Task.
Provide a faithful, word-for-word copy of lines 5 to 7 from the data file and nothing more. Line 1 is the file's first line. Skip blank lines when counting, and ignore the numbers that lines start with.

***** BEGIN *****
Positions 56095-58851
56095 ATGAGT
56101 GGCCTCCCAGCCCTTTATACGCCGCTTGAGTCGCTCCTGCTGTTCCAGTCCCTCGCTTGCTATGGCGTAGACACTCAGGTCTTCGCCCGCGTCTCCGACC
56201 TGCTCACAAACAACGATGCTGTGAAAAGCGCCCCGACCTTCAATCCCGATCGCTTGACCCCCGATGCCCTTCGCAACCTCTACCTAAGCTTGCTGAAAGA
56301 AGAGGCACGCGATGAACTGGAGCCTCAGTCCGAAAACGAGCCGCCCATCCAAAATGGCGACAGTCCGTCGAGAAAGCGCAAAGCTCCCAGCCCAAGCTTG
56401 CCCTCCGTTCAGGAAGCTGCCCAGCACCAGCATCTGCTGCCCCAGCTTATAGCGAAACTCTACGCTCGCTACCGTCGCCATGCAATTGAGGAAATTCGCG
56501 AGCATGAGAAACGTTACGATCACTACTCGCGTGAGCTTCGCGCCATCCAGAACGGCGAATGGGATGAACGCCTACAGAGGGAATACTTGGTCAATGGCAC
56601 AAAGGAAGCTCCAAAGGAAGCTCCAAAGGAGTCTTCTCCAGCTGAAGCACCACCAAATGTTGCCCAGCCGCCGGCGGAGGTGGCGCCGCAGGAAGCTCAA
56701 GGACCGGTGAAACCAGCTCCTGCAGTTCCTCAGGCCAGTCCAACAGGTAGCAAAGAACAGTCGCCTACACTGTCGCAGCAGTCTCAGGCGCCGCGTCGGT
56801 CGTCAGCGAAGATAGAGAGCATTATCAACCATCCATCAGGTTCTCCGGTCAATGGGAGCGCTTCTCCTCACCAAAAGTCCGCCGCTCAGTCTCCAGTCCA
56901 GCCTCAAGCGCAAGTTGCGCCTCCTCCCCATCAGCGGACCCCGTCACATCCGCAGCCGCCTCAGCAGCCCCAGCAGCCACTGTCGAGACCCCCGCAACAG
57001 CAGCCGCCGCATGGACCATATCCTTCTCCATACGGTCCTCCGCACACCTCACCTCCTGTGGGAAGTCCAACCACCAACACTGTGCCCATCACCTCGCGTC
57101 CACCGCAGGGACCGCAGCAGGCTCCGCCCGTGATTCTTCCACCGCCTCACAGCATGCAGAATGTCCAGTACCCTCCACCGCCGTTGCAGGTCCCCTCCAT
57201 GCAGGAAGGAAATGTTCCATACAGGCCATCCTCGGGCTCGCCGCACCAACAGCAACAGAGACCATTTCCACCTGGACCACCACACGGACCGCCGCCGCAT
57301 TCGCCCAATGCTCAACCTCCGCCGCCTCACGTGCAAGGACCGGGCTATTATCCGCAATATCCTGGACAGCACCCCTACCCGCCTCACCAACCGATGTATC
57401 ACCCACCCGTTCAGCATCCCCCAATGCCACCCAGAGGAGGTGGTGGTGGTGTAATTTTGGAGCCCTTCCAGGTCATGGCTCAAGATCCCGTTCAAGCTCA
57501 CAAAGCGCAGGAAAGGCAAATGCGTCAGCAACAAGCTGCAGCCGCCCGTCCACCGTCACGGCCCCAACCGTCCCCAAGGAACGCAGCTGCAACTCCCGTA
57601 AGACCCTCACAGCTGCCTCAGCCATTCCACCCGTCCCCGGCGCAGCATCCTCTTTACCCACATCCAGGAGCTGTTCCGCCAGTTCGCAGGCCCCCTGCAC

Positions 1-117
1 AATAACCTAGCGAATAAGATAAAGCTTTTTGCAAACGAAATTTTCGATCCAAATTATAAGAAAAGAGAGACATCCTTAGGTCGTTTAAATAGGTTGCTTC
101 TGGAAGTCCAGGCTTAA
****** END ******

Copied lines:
56301 AGAGGCACGCGATGAACTGGAGCCTCAGTCCGAAAACGAGCCGCCCATCCAAAATGGCGACAGTCCGTCGAGAAAGCGCAAAGCTCCCAGCCCAAGCTTG
56401 CCCTCCGTTCAGGAAGCTGCCCAGCACCAGCATCTGCTGCCCCAGCTTATAGCGAAACTCTACGCTCGCTACCGTCGCCATGCAATTGAGGAAATTCGCG
56501 AGCATGAGAAACGTTACGATCACTACTCGCGTGAGCTTCGCGCCATCCAGAACGGCGAATGGGATGAACGCCTACAGAGGGAATACTTGGTCAATGGCAC